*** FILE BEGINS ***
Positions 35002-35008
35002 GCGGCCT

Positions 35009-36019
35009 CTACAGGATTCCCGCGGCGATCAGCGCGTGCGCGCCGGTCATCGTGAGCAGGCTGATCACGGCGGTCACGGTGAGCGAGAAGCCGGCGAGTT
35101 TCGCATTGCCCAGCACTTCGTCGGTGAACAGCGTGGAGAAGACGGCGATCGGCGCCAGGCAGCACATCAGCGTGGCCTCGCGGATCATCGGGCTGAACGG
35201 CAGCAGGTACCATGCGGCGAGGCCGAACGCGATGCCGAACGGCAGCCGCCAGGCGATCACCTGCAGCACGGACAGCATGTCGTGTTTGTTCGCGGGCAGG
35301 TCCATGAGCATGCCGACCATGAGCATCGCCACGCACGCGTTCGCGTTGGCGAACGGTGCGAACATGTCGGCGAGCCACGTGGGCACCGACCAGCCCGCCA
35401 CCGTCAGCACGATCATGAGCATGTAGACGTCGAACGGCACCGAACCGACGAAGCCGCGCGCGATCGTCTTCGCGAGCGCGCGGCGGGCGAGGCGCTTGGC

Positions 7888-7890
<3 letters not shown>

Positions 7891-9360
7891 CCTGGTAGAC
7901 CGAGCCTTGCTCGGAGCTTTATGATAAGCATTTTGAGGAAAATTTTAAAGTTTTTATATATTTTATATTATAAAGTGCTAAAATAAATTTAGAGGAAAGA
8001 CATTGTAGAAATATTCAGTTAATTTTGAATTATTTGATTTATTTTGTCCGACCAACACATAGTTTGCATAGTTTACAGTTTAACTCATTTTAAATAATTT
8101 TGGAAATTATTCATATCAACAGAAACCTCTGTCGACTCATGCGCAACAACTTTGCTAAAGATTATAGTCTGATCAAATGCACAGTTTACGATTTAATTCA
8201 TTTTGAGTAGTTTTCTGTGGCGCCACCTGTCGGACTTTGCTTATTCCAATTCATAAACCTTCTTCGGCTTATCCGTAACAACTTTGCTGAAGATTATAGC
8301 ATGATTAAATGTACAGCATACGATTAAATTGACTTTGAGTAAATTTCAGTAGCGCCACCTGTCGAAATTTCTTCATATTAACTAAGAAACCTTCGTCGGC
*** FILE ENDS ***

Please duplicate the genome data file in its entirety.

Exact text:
Positions 35002-35008
35002 GCGGCCT

Positions 35009-36019
35009 CTACAGGATTCCCGCGGCGATCAGCGCGTGCGCGCCGGTCATCGTGAGCAGGCTGATCACGGCGGTCACGGTGAGCGAGAAGCCGGCGAGTT
35101 TCGCATTGCCCAGCACTTCGTCGGTGAACAGCGTGGAGAAGACGGCGATCGGCGCCAGGCAGCACATCAGCGTGGCCTCGCGGATCATCGGGCTGAACGG
35201 CAGCAGGTACCATGCGGCGAGGCCGAACGCGATGCCGAACGGCAGCCGCCAGGCGATCACCTGCAGCACGGACAGCATGTCGTGTTTGTTCGCGGGCAGG
35301 TCCATGAGCATGCCGACCATGAGCATCGCCACGCACGCGTTCGCGTTGGCGAACGGTGCGAACATGTCGGCGAGCCACGTGGGCACCGACCAGCCCGCCA
35401 CCGTCAGCACGATCATGAGCATGTAGACGTCGAACGGCACCGAACCGACGAAGCCGCGCGCGATCGTCTTCGCGAGCGCGCGGCGGGCGAGGCGCTTGGC

Positions 7888-7890
<3 letters not shown>

Positions 7891-9360
7891 CCTGGTAGAC
7901 CGAGCCTTGCTCGGAGCTTTATGATAAGCATTTTGAGGAAAATTTTAAAGTTTTTATATATTTTATATTATAAAGTGCTAAAATAAATTTAGAGGAAAGA
8001 CATTGTAGAAATATTCAGTTAATTTTGAATTATTTGATTTATTTTGTCCGACCAACACATAGTTTGCATAGTTTACAGTTTAACTCATTTTAAATAATTT
8101 TGGAAATTATTCATATCAACAGAAACCTCTGTCGACTCATGCGCAACAACTTTGCTAAAGATTATAGTCTGATCAAATGCACAGTTTACGATTTAATTCA
8201 TTTTGAGTAGTTTTCTGTGGCGCCACCTGTCGGACTTTGCTTATTCCAATTCATAAACCTTCTTCGGCTTATCCGTAACAACTTTGCTGAAGATTATAGC
8301 ATGATTAAATGTACAGCATACGATTAAATTGACTTTGAGTAAATTTCAGTAGCGCCACCTGTCGAAATTTCTTCATATTAACTAAGAAACCTTCGTCGGC